Migrants hiding in the woods between the municipalities of Ventimiglia and Olivetta San Michele at a step from the French border. Credit ANSA/ CHIARA CARENINI
Migrants hiding in the woods between the municipalities of Ventimiglia and Olivetta San Michele at a step from the French border. Credit ANSA/ CHIARA CARENINI

With a order issued on January 22, 2018, the Nice Administrative Court declared for the first time that the practice of immediately sending back unaccompanied migrant minors at the border with Italy is lllegal. The decision sanctioned French authorities for "a serious violation of the higher interests of the minors," governed by human rights conventions and international laws.

 According to the immigration section of the Italian Interior Ministry's website, on January 12 a 12-year-old Eritrean boy was arrested by French security forces immediately after he arrived at the station in Mentone-Garavan, just across the border from the Italian city of Ventimiglia. A procedure was immediately started in which to send the boy back, through a "refus d'entrée". The French association Anafé, which provides assistance to foreigners at the borders, filed a lawsuit against the measure together with the boy's lawyer in the Nice Administrative Court. The suit called for the annulment of the measure through a "procédure de référé", an urgent application available under French administrative law.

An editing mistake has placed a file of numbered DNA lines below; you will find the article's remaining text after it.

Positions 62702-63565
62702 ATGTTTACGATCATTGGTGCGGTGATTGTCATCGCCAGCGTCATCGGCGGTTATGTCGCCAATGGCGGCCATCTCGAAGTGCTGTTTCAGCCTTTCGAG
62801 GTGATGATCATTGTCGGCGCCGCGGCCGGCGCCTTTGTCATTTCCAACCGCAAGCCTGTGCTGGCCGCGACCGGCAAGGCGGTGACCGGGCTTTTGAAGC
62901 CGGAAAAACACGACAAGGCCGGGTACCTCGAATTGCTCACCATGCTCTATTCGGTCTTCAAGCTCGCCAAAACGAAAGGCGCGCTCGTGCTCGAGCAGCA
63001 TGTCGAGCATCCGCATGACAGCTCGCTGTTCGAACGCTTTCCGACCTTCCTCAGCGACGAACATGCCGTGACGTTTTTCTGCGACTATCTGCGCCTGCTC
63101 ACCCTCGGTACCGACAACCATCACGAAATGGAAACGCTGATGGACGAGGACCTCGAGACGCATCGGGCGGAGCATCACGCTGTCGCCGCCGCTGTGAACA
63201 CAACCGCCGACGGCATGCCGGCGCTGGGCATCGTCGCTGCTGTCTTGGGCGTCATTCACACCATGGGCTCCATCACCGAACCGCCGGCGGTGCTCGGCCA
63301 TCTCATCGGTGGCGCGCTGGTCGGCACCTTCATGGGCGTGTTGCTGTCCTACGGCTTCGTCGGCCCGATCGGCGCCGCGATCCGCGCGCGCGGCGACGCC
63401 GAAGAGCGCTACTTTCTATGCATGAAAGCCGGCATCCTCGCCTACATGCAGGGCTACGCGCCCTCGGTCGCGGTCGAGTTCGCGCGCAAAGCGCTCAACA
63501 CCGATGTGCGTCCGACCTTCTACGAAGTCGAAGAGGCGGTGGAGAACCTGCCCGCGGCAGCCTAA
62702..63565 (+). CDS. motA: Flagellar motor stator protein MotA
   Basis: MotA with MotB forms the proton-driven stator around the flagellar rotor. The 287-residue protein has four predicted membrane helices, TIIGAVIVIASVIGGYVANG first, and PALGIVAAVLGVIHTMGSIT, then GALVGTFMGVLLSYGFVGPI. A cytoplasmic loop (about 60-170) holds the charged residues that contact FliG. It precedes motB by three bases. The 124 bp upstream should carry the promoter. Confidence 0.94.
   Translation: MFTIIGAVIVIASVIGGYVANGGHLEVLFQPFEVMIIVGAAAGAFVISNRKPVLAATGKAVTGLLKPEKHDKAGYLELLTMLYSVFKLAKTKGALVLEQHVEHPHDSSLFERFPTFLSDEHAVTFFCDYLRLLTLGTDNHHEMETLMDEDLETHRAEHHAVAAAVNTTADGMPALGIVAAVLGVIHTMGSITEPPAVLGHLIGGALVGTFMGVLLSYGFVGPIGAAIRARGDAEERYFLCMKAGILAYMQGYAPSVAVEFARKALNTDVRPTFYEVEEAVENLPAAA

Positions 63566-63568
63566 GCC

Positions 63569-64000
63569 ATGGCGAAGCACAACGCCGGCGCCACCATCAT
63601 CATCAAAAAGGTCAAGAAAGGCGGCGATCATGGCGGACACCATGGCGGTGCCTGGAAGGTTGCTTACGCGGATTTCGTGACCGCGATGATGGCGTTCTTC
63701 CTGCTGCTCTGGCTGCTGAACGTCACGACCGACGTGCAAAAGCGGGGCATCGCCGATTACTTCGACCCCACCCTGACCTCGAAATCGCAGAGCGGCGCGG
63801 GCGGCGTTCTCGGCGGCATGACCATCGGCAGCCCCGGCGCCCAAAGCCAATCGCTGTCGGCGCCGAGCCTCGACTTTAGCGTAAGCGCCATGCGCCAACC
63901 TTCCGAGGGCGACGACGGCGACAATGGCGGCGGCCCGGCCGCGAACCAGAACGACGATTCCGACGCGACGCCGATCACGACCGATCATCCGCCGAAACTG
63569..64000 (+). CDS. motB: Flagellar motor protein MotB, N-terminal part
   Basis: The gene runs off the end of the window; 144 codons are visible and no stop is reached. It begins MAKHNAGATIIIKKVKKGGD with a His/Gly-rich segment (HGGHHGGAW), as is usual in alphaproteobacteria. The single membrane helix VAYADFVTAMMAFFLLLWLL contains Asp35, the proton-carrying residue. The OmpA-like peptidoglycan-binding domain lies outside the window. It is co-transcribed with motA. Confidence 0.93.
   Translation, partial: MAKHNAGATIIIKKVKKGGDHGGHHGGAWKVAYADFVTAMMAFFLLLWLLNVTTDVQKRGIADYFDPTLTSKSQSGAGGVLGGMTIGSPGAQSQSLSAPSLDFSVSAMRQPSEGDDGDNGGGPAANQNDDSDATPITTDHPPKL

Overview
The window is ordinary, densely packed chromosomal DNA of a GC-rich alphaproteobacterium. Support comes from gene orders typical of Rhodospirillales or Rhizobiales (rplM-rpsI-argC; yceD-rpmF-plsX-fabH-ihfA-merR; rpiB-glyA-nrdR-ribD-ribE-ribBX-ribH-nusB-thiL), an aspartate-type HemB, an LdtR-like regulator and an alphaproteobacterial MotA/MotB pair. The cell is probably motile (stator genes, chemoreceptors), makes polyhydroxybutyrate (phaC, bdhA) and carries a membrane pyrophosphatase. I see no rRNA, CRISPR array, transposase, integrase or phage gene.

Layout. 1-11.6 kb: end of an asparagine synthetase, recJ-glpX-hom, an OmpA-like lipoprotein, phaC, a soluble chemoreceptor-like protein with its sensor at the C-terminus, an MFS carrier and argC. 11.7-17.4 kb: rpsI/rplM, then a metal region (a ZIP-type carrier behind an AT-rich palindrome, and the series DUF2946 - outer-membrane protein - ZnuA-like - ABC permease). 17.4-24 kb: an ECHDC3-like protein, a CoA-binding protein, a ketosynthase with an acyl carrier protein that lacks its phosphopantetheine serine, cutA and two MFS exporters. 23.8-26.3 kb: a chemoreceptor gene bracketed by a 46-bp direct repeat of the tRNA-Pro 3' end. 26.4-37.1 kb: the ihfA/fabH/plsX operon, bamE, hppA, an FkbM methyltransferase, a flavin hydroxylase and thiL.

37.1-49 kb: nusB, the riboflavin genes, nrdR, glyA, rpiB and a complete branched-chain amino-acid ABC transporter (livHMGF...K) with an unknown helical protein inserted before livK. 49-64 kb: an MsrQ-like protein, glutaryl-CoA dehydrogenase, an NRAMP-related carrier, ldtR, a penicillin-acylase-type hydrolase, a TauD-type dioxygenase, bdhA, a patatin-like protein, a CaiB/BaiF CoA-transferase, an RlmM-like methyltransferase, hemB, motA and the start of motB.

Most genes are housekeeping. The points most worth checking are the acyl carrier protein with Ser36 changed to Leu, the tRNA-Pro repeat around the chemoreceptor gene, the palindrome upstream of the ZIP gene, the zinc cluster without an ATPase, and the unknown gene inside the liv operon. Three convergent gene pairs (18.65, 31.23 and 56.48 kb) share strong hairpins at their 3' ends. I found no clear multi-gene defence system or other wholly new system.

The court's decision 

The judge in the Nice Administrative Court ruled in favor of the boy, maintaining that the decision to refuse entrance to the minor migrant "represents an illegal and serious violation of the higher interests of the minor, guaranteed by international conventions on the rights of the minor", the association said in a statement. The Court ordered French authorities to reinstate the minor's rights by issuing a permit for entry into France, where his situation will be individually evaluated in the presence of a qualified interpreter.Anafé President Alexandre Moreau said he was satisfied with the decision, despite the fact that "there's still a lot of work to do to guarantee that the rights of all minors who come to this border are respected by the French administration". "The French administration must respect its international obligations and the applicable legislation to provide efficient protection to any unaccompanied foreign minor, and, more generally, to any person in need of protection who arrives at the French-Italian border," Moreau said. 
 

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